By being able to implement change quickly and effectively, Tarion is now a leader in aggregate warranty coverage in Canada. Over the last 10 years, Tarion has invested in online systems that make it easier for new homebuyers to interact with it; doubled warranty coverage to $300,000 from $150,000; expanded protection for consumers whose closing has been delayed (Ontario is the only province providing such coverage); increased licensing requirements for high-rise condominiums requiring builders to hire outside consultants to review and report at major stages of construction; strengthened the warranty and builder accountability for major structural defects; introduced warranty protection related to radon; made amendments to purchase agreements to expand disclosure of closing adjustment costs; and expanded details about a builder’s record in the Ontario builder directory.

Independence has allowed Tarion to efficiently manage its financial affairs at no risk to Ontario’s taxpayers. Over the last 10 years, Tarion paid out more than $100 million in claims and maintains a strong and stable reserve fund to protect new homebuyers’ deposits and their warranty in the event of a catastrophic event, something that has happened in other provinces. Tarion has done this without unduly increasing costs to homeowners.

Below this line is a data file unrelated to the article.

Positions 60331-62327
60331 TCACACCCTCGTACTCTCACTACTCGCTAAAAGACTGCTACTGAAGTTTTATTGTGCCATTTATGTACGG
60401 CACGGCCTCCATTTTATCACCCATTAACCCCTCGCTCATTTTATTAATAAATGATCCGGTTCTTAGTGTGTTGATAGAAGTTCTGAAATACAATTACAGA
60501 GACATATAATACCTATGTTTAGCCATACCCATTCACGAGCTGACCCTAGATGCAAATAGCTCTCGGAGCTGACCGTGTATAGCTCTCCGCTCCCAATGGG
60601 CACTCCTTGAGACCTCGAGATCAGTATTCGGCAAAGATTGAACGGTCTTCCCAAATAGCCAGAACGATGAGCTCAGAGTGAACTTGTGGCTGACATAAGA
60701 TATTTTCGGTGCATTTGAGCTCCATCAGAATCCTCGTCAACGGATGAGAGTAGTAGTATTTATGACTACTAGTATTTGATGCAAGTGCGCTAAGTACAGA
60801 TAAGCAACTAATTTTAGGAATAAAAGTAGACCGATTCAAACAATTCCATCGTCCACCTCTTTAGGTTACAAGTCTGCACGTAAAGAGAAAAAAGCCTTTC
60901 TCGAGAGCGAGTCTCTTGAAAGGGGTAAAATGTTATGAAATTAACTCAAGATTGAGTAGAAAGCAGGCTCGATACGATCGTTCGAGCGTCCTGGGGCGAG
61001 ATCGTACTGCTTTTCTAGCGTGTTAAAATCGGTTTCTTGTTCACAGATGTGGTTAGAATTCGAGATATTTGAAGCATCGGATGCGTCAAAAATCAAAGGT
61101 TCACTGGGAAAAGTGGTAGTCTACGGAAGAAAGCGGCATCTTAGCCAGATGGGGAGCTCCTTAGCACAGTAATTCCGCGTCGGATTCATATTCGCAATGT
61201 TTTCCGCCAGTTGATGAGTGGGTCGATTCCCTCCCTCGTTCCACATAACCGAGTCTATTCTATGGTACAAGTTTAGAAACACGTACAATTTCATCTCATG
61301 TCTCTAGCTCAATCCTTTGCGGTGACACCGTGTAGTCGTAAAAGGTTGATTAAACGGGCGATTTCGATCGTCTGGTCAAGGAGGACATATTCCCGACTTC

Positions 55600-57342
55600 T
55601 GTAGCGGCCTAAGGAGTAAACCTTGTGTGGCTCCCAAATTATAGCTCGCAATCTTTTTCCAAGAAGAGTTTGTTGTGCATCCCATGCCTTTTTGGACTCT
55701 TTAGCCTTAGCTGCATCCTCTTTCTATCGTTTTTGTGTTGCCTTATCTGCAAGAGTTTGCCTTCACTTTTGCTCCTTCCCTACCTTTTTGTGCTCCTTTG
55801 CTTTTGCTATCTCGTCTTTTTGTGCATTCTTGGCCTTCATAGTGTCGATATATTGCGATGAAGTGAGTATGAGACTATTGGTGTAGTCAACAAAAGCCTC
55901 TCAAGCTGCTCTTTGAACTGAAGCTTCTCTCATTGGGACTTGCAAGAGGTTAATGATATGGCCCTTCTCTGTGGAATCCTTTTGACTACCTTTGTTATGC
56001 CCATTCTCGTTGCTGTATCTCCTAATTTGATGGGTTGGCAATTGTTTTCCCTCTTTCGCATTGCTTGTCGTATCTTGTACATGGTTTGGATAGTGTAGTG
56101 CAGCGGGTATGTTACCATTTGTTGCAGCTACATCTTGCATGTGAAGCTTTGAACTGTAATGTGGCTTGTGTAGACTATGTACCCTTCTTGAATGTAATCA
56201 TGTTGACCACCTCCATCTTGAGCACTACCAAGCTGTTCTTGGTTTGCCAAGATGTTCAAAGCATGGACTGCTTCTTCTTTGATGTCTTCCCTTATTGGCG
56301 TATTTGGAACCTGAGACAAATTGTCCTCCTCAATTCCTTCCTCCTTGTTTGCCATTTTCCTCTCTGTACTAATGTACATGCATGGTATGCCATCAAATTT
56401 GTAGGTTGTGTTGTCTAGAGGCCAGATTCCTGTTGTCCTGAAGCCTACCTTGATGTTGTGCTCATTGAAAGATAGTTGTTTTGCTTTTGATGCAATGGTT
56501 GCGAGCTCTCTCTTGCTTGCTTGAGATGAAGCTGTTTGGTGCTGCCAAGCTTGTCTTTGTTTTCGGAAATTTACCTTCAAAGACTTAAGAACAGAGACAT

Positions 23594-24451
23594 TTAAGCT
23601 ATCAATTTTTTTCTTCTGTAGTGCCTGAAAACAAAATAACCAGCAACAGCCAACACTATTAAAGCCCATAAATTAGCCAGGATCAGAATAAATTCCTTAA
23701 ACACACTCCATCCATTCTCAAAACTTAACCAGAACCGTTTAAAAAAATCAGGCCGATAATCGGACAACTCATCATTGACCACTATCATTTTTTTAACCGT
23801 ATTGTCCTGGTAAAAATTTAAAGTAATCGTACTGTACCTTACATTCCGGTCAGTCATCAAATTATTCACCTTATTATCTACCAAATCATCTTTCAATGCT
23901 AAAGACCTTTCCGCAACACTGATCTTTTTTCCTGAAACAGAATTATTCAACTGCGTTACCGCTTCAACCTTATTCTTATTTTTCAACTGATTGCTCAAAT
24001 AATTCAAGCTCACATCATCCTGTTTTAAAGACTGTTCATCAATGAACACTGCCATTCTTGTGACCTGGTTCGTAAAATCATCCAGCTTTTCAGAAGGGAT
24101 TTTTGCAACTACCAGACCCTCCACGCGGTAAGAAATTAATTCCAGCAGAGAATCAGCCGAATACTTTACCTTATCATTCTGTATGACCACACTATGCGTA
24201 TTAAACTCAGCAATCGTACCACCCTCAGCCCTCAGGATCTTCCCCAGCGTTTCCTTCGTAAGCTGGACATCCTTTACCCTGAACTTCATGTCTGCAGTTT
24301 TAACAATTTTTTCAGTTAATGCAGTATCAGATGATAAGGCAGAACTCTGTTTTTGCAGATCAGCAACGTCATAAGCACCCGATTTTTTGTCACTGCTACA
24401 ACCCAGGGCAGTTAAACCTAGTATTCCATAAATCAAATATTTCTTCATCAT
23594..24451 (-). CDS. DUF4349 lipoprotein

Even though it is not a public listed entity, Tarion follows best practices in its accounting, reporting, and actuarial standards in accordance with international financial reporting standards. An external appointed actuary reviews Tarion’s warranty liabilities in accordance with accepted actuarial practice in Canada and a public accounting firm audits our financial statements. We do all of this to ensure we are more transparent and accountable to the public.

This model also provides the Ministry of Government and Consumer Services with oversight of Tarion through its accountability agreement. The government contributes to board composition and the nomination process and requires quarterly reports to the ministry, annual reports, audited financial statements, annual business plans, yearly regulatory plans, and annual public meetings.

Since 2007, Tarion, along with other delegated administrative authorities, has had to conduct annual consumer surveys. Conducted by Harris Decima, the most recent survey shows a consumer satisfaction rate of 83 per cent. With more than 90 per cent of warranty issues resolved without Tarion having to step in and more than 99 per cent of claims resolved when it does intervene, it is fairly clear that the model works.

I am proud of the work that Tarion has done over the last decade while I have been on its board. While there is always room for improvement, changing a proven model could adversely affect Ontario’s taxpayers. We need to always look at resetting the table rather than kicking the legs out from under it. Looking forward, I believe Tarion will continue to make advancements as it has over the last decade and will create fairness and confidence in the new home buying experience with engagement and co-operation.                                             

Chris Spiteri is chairman of the board for Tarion Warranty Corp. and a lawyer practising in the areas of corporate commercial law and real estate.